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Three Education Technology Trends to Watch

By The Room 241 Team December 14, 2013

Some exciting education technology trends appear poised to influence the classroom in new ways. They could give teachers access to a broader range of education options while helping students better prepare for the world they will face.

Mobile apps

Veteran teachers, new teachers and those training to become teachers are probably all familiar with mobile apps. They use mobile apps for their calendars, planners, maps and games. But do apps have a place in the classroom (other than under the desk out of the teacher’s sight?) Yes, as it turns out. In fact, helpful classroom mobile apps fall into three categories:

  • Organizing
  • Teaching
  • Creating

Organizing apps include Dropbox, Blackboard mobile and Evernote. Anyone who’s been in a college environment recently has probably heard of or even used all three.

Dropbox allows document sharing anywhere and anytime, taking excuses off the table for most classes in which papers are due.

Blackboard Mobile is a virtual learning tool that helps to organize and supplement educational courses.  Whether students are checking their grades, posting in class discussion boards, reading instructor announcements, taking a look at course content, or even taking tests, this app does it all.  Learn more about Blackboard Mobile here.

Finally, Evernote is a note-taking app that allows students to capture notes and images for access later.  This note taking software is available for a range of operating systems and primarily aims to increase productivity and organization.  You can check out Evernote here.

Teaching apps include TED, Popplet, Keynote, Quick Graph and TeacherKit.

For educators, TED offers a wealth of engaging informational content to share with students. The free app also allows users to search through tags and topics with ease, perfect for educators looking for content relevant to their lesson plan.  Find out more about TedTalk here.

Popplet offers teachers a new way to present information and help students make connections between ideas.  This app helps students think and learn in a different way.  Find out more details about Popplet here.

Creativity apps are more student-focused, allowing learners to show off their skills and demonstrate new knowledge. Keynote is a presentation program students can use to share their presentations and ideas with other students or with their teachers. Its creative options are nearly endless. Follow up with more here.

Quick Graph provides math teachers and students with a tool for graphing and exploring equations while on the go.  Learn more about the possibilities here.

TeacherKit is the go-to app for teachers that wish to log student attendance, add notes on study behavior, create study level reporting, and record students’ grades. The app integrates with email so teachers can easily contact the student or his or her parents.  Discover more about TeacherKit here.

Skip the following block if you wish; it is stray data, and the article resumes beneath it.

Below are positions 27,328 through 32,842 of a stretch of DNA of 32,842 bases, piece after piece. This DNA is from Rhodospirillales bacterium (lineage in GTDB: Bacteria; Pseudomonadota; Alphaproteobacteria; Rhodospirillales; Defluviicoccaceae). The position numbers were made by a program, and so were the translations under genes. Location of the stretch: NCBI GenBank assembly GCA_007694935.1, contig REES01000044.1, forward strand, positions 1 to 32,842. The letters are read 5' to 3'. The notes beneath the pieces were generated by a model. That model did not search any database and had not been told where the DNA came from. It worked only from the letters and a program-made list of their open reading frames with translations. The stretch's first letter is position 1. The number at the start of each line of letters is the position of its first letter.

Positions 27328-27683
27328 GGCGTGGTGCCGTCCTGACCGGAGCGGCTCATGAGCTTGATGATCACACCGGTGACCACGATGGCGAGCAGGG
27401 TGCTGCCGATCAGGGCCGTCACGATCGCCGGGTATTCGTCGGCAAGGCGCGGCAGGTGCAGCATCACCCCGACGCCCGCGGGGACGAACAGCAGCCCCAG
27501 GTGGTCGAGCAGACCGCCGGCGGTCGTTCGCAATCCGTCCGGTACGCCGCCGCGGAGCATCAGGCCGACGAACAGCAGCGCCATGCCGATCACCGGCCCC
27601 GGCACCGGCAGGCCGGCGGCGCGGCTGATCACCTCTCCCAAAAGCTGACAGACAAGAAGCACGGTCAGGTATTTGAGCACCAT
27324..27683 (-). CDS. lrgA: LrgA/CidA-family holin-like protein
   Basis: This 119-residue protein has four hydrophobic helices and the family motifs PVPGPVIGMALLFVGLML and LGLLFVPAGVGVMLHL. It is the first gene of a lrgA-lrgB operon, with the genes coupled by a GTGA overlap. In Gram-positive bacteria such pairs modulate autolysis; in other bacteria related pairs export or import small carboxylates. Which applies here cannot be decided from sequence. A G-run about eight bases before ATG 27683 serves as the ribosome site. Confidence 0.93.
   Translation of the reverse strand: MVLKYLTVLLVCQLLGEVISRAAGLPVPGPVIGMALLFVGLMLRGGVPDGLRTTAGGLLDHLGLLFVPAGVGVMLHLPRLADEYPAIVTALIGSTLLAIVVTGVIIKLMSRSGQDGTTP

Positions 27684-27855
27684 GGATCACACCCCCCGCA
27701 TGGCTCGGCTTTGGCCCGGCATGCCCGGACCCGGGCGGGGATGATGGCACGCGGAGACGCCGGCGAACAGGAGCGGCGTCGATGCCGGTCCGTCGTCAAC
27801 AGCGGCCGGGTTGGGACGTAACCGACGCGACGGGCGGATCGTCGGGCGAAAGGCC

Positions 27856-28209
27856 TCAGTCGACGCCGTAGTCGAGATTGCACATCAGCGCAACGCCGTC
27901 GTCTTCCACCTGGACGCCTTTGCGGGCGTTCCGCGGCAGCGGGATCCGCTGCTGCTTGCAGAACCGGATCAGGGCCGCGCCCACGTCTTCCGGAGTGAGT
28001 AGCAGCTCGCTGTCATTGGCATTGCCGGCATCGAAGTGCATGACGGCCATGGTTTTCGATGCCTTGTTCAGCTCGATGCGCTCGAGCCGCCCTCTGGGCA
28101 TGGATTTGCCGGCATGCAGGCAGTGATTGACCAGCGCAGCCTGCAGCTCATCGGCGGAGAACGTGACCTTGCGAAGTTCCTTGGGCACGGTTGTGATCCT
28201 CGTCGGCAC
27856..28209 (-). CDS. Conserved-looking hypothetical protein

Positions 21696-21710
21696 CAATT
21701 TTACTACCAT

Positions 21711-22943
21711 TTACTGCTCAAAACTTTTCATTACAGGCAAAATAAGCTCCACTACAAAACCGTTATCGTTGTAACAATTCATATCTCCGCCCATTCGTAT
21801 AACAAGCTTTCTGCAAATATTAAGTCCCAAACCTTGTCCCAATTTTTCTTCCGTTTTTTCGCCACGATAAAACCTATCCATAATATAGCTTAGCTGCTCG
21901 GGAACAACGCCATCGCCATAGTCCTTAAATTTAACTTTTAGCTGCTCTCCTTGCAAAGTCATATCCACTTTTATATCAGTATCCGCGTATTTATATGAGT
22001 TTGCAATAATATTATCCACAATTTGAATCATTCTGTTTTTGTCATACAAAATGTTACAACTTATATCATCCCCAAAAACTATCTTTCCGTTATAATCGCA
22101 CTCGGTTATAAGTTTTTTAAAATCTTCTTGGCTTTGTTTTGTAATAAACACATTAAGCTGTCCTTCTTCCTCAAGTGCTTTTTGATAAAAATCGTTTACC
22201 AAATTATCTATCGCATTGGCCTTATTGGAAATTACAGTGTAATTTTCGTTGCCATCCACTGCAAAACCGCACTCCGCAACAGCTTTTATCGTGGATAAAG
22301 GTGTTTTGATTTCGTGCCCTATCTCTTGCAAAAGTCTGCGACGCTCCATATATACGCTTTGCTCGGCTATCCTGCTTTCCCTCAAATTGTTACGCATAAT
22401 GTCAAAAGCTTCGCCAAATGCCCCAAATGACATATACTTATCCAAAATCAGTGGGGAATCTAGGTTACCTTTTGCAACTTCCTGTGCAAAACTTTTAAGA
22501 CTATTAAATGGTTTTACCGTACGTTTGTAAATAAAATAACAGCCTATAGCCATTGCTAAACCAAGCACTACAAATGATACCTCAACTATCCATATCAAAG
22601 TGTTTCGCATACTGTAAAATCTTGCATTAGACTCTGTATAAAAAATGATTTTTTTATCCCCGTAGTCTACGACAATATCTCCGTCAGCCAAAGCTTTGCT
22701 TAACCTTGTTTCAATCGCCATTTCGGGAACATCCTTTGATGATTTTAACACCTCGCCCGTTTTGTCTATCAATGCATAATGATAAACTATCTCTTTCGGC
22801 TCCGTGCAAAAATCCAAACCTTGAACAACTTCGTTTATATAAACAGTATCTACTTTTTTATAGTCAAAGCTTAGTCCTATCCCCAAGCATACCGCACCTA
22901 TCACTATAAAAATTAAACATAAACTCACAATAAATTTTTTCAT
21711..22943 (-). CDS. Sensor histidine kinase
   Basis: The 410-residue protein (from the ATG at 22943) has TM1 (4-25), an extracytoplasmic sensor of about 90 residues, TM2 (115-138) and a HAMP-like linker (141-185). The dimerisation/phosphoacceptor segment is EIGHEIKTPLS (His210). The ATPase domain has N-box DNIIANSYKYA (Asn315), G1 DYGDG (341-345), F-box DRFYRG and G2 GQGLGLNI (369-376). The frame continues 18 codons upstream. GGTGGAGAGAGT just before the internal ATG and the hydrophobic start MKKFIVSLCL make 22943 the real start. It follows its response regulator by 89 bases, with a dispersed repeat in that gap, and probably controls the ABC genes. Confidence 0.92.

Electronic textbooks

E-textbooks are coming, and in some states they have already arrived. In fact, late in 2012, Secretary of Education Arne Duncan boasted, “Over the next few years, textbooks should be obsolete.” Goodbye, heavy backpacks. Teachers, especially at the high school level, should prepare for the upcoming transition by familiarizing themselves with digital books. The advantages of digital textbooks are many and varied:

  • 60 percent less expensive than printed books
  • Easy, fast updates
  • Interactive videos and diagrams
  • Easy transportation and browsing

Imagine science textbooks that can be updated days after a new discovery is made, rather than years later. Imagine a history book in which students can watch videos of battles rather than simply read a description. The possibilities are exciting, and teachers should embrace this change.

Learning analytics

Learning analytics is like the “Moneyball” approach applied to education. If statistics can tell teachers something about their students, the thinking goes, then a lot of statistics can tell teachers more about their students. The idea behind learning analytics, however, isn’t to bury teachers in data. It’s about providing teachers with support to demonstrate best practices and help them see where students are succeeding or falling short.

Learning analytics has already caught on in higher education. In a short time, teachers can expect to have access to more data to better provide for their students. The best teachers will figure out how to use the data to reflect on their successes and failures.

What’s next for education and technology? Mobile apps, electronic textbooks and learning analytics are three newbies making headway in some classrooms. Teachers heading into the marketplace would be well served in interviews by sharing their experience using these trending technologies.

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